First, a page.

Abbey Manor hospital

WWI hospital at Abbey Manor (exhibition at the Almonry)

A recent visitor to the Almonry Museum special exhibition, marking the contribution of the Evesham area to the welfare of troops returning from the battlefields of the “Great War”, later to be known as World War 1, were Mr & Mrs Phipps, who are residents of Abbey Manor the former residence of the Rudge Family.  They are still significant landowners in the Evesham area, including the site of the former Evesham Abbey.

Mr & Mrs Phipps are the current residents of the west wing of Abbey Manor.  The Manor is to be found high on a hill to the west of the town near to the site of the Battle of Evesham and the grounds have an obelisk to commemorate the battle, which can be glimpsed from the Worcester Road.

In 1914 the Rudge family opened their home to become a hospital and convalescent centre for wounded soldiers.  Mrs Florence Haynes-Rudge and her daughter, along with many local residents helped to ferry the wounded to the Manor, working under the auspices of the VAD (Voluntary Aid Detachments), which was an important auxiliary nursing service during WW1. Initially there had been five wards, but as the War progressed and the numbers of wounded men increased, more facilities were needed, and the Inner Hall became medical ward, followed by tents outside for mess room and further accommodation.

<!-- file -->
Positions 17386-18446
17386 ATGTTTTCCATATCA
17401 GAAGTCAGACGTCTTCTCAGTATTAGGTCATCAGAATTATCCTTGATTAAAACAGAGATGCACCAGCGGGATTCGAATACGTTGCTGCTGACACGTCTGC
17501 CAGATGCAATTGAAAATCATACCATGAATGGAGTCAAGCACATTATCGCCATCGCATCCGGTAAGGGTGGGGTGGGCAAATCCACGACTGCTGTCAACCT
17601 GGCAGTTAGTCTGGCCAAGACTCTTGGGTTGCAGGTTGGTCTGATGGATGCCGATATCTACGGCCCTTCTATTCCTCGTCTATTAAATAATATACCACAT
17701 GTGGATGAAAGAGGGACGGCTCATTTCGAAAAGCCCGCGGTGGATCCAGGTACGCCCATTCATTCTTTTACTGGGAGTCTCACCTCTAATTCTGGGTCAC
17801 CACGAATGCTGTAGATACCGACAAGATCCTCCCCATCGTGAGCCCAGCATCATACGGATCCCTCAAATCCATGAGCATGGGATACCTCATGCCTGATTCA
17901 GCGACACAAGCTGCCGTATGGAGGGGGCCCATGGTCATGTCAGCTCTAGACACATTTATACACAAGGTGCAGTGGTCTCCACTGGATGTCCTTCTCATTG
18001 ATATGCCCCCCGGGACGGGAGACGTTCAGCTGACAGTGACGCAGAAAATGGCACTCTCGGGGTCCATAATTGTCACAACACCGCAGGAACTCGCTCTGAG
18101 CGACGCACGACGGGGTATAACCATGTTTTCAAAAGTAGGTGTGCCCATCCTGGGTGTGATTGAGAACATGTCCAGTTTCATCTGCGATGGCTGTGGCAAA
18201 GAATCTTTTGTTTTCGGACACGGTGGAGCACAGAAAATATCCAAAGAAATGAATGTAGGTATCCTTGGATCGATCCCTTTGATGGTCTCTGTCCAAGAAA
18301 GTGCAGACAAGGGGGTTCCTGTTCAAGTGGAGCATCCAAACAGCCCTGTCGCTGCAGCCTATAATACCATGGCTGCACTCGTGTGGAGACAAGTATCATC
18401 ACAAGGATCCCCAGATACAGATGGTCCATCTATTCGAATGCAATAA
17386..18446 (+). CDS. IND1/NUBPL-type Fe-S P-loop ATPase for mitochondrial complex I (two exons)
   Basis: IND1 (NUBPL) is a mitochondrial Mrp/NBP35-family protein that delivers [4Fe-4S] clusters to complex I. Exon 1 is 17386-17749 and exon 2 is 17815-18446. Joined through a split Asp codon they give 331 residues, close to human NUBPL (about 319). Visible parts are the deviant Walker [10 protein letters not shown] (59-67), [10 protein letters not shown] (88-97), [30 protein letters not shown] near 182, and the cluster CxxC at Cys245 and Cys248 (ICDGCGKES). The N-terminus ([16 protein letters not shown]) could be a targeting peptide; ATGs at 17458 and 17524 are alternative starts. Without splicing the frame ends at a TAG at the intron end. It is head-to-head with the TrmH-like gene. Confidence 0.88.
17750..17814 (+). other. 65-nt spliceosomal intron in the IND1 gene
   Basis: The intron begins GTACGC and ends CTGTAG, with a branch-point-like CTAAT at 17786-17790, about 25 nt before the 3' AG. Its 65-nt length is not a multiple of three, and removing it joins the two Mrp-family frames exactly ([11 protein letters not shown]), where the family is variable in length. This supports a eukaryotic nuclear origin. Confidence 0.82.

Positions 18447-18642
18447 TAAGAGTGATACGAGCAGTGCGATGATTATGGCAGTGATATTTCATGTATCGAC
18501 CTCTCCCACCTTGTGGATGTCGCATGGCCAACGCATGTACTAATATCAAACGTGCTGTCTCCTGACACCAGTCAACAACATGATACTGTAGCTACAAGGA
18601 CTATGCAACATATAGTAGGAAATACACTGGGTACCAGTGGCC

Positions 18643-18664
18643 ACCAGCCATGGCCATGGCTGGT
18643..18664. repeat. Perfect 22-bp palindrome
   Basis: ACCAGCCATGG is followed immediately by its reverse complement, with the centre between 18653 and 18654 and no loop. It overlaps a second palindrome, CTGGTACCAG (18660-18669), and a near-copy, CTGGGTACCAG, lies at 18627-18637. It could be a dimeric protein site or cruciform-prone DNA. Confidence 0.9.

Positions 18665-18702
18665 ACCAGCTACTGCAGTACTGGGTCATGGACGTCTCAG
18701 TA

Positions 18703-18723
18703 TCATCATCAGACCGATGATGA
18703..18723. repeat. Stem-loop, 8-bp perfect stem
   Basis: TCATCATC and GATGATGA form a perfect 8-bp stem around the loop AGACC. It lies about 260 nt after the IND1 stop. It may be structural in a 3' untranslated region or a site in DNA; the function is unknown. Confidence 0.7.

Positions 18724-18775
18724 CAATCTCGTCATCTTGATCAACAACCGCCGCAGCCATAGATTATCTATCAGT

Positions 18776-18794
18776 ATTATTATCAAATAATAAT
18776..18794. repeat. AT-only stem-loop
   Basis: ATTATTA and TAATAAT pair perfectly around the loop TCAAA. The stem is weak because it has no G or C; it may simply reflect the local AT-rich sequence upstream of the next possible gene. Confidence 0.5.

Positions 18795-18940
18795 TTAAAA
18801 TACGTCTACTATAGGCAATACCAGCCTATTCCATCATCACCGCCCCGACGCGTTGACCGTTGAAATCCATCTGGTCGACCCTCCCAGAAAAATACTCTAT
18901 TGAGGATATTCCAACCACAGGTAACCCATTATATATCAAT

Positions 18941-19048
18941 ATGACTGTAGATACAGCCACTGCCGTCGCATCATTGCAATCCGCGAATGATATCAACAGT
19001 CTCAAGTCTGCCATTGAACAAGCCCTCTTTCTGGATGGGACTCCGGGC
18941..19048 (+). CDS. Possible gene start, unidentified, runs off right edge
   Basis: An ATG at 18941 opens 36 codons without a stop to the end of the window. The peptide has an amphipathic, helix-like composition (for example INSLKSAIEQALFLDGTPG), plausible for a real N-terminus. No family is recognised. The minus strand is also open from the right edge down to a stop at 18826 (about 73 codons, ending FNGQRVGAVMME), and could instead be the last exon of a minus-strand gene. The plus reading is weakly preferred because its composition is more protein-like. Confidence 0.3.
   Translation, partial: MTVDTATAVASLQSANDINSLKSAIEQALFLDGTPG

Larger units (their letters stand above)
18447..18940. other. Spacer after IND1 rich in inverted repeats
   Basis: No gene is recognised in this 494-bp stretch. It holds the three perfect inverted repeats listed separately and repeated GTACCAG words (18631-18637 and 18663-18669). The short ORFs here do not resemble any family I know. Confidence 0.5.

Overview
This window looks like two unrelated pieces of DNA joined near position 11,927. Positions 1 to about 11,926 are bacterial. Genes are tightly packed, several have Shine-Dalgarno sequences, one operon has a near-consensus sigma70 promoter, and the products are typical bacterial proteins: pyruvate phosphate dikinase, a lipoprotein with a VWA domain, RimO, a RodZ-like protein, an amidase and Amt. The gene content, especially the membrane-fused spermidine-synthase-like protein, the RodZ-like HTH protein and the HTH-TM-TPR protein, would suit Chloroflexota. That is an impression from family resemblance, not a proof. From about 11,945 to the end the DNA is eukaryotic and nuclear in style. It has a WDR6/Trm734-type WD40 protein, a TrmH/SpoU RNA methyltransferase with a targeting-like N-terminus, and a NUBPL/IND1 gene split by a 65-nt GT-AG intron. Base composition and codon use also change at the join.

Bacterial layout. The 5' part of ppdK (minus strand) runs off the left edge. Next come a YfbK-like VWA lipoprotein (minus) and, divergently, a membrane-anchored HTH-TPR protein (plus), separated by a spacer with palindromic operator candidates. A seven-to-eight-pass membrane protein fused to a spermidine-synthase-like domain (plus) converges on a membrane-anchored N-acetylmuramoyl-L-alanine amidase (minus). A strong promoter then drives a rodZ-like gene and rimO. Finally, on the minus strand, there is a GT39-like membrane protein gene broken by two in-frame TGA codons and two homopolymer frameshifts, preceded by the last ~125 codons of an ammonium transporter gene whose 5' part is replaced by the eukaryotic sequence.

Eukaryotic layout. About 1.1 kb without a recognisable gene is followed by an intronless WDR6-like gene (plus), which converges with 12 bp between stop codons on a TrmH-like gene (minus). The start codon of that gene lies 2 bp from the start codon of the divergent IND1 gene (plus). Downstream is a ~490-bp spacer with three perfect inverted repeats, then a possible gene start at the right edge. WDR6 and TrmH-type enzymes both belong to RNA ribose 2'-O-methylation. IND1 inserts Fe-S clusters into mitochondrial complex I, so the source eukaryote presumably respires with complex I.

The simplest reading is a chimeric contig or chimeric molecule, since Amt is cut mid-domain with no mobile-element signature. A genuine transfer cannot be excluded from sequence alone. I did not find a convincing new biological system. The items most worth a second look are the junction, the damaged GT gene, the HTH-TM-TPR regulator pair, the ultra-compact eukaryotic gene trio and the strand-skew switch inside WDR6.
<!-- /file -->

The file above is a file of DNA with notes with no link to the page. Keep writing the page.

During the span of the war years, 1915-1919, Abbey Manor and Chadbury House cared for 3612 patients, many of them severely wounded, yet it was recorded that not one patient died – a remarkable achievement.  For her contribution to the war effort, Florence was made Commander of the Order of the British Empire (CBE).  King George V presented the award at Buckingham Palace in March 1919.

The Almonry Museum special exhibition marked these achievements and also that of the Rudge family, in opening their home up to the good of the war effort, and wounded soldiers, and for people, of all generations, to be reminded of the sacrifices and the efforts made by so many people.  The exhibition is also available to view in the Riverside Shopping Centre.

The Society would like to acknowledge the display material reproduced by kind permission of Barrie Baldelli and the Cotswold & Vale Magazine with many thanks also to the Rudge Family for archive material.

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